Let me use this opportunity to make an appeal to The Post, which is a very credible newspaper and the sustenance of our history. We need to preserve the papers and the only way to preserve them is to have them deposited here. A copy of every issue will be very helpful to us because 20 years from now, it is the newspapers that will be our only source of history.

I want to appeal to the general public especially the elite to know that we must preserve our source because if we don’t preserve them, one day our progenies may not know our principal source. Secondly there is a lot of written work and which needs to be justified from the archives. People have written so many things which are not true, the archives is the main source.

Maybe you tell us some of your achievements at the archives?

Just having the archives is a great thing. Since then we have had more than 2000 researchers from all parts of the world and Cameroonian researchers have equally enjoyed the privilege here. But one thing is quite remarkable. Land disputes have been solved, thanks to these archives because land maps are here. Fake chiefs have been deposed because we have the genealogies here. The histories of the people are here. Most importantly, we all know how long Cameroon took to finally gain Bakassi.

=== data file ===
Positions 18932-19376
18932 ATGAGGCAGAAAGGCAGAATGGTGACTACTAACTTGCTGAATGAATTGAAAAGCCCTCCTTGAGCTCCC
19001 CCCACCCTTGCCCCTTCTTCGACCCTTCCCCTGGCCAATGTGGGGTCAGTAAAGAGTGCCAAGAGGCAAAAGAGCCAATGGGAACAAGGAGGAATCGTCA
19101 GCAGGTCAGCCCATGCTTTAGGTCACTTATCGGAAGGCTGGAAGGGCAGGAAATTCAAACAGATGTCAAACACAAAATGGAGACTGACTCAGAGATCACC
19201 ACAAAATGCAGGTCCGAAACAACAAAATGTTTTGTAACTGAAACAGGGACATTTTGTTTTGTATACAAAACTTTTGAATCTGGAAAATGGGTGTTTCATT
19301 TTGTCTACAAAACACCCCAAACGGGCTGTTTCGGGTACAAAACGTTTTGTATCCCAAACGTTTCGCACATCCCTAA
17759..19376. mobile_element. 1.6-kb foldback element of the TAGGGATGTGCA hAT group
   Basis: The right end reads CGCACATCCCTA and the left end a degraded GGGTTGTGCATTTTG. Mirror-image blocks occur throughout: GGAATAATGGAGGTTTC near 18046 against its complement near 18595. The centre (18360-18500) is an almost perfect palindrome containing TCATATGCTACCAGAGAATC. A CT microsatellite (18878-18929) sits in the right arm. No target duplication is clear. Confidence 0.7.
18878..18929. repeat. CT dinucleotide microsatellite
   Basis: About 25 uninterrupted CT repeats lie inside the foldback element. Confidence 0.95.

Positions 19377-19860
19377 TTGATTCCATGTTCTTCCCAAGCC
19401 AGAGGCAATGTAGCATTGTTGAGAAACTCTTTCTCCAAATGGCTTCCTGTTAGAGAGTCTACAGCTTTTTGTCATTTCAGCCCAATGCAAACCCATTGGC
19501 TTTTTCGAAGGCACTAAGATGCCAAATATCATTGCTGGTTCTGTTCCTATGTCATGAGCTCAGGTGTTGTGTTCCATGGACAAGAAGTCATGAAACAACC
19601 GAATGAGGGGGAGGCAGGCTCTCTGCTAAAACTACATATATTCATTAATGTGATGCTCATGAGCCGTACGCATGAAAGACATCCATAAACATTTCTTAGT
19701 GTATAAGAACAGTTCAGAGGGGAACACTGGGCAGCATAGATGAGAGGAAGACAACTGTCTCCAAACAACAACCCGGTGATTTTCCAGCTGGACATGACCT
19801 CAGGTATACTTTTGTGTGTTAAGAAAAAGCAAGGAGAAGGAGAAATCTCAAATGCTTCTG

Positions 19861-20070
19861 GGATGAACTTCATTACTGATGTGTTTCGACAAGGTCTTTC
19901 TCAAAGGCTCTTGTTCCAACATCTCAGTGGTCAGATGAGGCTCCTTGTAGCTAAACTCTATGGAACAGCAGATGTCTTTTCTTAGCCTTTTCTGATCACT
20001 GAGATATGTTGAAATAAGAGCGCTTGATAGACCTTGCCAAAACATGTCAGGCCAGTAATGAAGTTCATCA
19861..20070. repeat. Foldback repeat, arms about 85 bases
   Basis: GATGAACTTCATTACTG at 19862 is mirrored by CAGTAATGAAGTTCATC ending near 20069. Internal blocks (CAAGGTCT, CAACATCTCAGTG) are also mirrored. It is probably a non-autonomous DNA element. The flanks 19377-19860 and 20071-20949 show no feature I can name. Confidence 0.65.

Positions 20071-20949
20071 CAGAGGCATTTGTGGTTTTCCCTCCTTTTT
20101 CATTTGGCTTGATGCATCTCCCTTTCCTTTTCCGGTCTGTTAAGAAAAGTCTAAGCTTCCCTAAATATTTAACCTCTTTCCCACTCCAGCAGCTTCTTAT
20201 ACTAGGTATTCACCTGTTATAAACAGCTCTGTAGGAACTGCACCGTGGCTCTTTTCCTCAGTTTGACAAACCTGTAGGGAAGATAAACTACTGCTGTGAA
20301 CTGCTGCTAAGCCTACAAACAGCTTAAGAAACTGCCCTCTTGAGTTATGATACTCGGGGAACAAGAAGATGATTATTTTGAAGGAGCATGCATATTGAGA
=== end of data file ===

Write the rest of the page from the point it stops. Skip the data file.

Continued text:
At one moment they realised that the Buea archives was a corner stone that could bring out some real good information on the disputed peninsular. They came here and we worked for one week. Then I was assistant chief of service.

We had all the information, the maps, letters and when they finally got to Yaounde and to The Hague, the information was used which facilitated the judgement in favour of Cameroon. Suffice to note that the Buea archives is an archives of a one time country, West Cameroon. It covers history from Nkambe through Wum to Momo, down to Mamfe and every part of the territory so it is not a concern of a particular person. We even have documents from Douala and Foumban.

We are also praying that new books be deposited here because researchers research but they don’t furnish us with their research works. We also preserve thesis from students. We want to thank Dr. Kini Yen Kini of the University of Buea who always ensure that his students deposit their works here.